Scientists Outline A 'Wildly Theoretical' Proposal For Building Cities Inside Asteroids
In what scientists deem a "wildly theoretical" paper, they believe creating a method for building large cities on asteroids could be the answer for viable space habitats in the future. The research from the University of Rochester scientists was recently published in the journal Frontiers in Astronomy and Space Sciences.
While companies such as Elon Musk's SpaceX and Jeff Bezos's Blue Origin compete for government-funded contracts, the "New Space" movement also sees aerospace companies working to develop low-cost access to space for all. The dilemma facing these companies lies in how to build a colony of homes, buildings, and other structures for millions to live and work. Recent research from a group of scientists from the University of Rochester says the future may lie in asteroids.
"Our paper lives on the edge of science and science fiction," explained Adam Frank, a Professor of Physics and Astronomy. "We're taking a science fiction idea that has been very popular recently, in TV shows like Amazon's The Expanse, and offering a new path for using an asteroid to build a city in space."
The entire project started as a way for physicists and engineers to "blow off steam," according to Peter Miklavčič, a Ph.D. candidate in mechanical engineering and the paper's first author. He says that while they were simply trying to "imagine something crazy," they soon realized that they may actually be onto something. They began asking themselves if asteroids could be used to create O'Neill cylinders.
The concept of an O'Neill cylinder originated in 1972 when NASA commissioned physicist Gerard O'Neill to design a space habitat that could feasibly allow humans to live in space. O'Neill and his colleagues devised a plan for "O'Neill cylinders," spinning space colonies that consist of two cylinders rotating in opposite directions, with a rod connecting the two cylinders at each end. The cylinders would rotate quickly enough to produce artificial gravity on the inner surface, while being slow enough to provide an environment where people would not get motion sickness.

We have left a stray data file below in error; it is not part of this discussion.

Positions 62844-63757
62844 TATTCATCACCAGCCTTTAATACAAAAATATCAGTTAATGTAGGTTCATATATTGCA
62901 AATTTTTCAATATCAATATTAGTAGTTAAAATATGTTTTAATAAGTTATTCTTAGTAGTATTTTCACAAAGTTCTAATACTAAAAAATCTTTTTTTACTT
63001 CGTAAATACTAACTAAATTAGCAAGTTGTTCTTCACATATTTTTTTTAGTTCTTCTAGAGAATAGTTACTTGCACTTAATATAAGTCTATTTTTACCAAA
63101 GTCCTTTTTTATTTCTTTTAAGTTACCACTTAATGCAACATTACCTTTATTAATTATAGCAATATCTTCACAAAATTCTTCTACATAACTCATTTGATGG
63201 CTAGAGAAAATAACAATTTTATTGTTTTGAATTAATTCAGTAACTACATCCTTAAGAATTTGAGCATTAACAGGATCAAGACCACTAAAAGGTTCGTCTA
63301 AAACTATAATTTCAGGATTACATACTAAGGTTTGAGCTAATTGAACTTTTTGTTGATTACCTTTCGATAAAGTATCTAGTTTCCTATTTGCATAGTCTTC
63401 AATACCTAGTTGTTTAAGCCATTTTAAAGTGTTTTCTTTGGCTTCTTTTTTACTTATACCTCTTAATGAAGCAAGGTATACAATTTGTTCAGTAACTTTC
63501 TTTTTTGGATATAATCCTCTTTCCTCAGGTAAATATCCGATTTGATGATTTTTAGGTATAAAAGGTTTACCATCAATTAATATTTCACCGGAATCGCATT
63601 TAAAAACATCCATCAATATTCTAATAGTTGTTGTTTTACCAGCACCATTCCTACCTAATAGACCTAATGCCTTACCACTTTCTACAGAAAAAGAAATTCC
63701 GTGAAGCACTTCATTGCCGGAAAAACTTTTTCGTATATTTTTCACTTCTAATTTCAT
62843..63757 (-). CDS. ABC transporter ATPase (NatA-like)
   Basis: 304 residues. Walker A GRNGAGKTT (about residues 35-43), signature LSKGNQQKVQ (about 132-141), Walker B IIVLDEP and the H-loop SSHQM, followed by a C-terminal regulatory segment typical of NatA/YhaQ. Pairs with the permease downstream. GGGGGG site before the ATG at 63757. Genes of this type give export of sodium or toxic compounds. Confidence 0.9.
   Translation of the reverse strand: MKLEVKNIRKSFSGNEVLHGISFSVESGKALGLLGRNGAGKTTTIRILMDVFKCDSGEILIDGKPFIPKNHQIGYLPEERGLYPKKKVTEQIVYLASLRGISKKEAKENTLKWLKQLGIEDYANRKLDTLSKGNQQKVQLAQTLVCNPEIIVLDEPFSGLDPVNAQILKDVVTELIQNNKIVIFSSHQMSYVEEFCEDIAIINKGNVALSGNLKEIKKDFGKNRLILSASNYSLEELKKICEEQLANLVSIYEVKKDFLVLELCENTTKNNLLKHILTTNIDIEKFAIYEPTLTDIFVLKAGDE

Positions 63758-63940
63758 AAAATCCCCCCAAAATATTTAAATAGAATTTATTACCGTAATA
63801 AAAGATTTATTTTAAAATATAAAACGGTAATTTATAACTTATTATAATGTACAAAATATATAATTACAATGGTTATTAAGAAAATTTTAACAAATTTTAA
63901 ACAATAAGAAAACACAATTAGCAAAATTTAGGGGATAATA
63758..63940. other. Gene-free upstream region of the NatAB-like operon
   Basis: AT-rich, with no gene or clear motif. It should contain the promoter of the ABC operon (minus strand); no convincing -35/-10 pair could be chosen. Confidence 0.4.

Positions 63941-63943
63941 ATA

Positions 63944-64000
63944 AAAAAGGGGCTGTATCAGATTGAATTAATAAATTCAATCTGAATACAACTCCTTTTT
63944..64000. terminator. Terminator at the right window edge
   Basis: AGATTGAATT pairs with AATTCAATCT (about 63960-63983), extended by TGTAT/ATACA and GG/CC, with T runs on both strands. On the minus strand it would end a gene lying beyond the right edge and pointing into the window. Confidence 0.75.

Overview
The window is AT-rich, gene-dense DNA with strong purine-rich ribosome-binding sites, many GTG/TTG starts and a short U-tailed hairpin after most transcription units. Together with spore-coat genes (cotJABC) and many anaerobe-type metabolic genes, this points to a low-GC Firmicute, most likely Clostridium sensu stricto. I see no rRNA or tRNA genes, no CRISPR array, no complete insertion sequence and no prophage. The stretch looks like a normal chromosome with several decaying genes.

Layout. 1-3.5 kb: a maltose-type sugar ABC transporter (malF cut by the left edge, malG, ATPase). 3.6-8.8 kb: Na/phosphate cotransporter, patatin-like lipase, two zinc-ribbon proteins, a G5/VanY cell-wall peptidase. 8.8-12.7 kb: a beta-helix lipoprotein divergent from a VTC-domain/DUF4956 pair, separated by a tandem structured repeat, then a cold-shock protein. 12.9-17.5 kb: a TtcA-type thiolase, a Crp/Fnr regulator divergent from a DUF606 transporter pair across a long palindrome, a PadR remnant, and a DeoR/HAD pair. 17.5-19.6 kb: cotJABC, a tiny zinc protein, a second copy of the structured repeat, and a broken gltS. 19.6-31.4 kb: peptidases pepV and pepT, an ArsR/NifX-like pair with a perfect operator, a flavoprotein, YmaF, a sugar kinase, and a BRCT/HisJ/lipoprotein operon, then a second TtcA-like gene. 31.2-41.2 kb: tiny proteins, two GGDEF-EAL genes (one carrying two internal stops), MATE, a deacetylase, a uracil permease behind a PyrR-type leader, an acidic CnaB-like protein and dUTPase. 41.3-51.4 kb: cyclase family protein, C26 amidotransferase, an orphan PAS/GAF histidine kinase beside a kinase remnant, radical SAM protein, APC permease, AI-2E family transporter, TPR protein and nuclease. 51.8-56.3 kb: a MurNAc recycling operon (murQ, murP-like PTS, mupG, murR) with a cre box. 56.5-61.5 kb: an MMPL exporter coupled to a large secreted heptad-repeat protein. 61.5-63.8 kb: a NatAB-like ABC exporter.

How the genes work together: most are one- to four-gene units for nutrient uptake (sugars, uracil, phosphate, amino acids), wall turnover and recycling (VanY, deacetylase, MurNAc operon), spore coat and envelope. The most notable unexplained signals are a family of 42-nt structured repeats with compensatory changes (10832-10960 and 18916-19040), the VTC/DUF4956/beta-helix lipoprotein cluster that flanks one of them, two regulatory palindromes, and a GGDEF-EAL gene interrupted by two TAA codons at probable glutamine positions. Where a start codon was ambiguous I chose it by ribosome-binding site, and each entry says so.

While the scientists recognized that asteroids would provide a "faster, cheaper, and more effective path to space cities," they also realize that there are some major hurdles that would have to be overcome. One is that the rock that comprises asteroids is not strong enough to handle getting even one-third of Earth's gravity from spinning. This in turn brings about another dilemma, which is most asteroids are not solid rock, but rather "rubble piles."
"My typical research and this project are on two ends of the spectrum," explains Miklavčič. "I'm normally interested in the grain-level response of granular media, whereas this project was more of a big-picture exercise managing rubble as a large system."
The solution the scientist imagined is a very flexible bag. "A cylindrical containment bag constructed from carbon nanotubes would be extremely light relative to the mass the asteroid rubble and the habitat, yet strong enough to hold everything together," stated Miklavčič. "Even better, carbon nanotubes are being developed today, with much interest in scaling up their production for use in larger-scale applications."
In theory, the bag would envelop and support the entire spinning mass of the asteroid's rubble and the habitat within, while also supporting its own weight as it rotates.
The scientists fully realize that no one will be building asteroid cities anytime soon. However, they believe that the technologies required to create this type of engineering do not "break any laws of physics." You can read the full research paper on Frontiersin.org.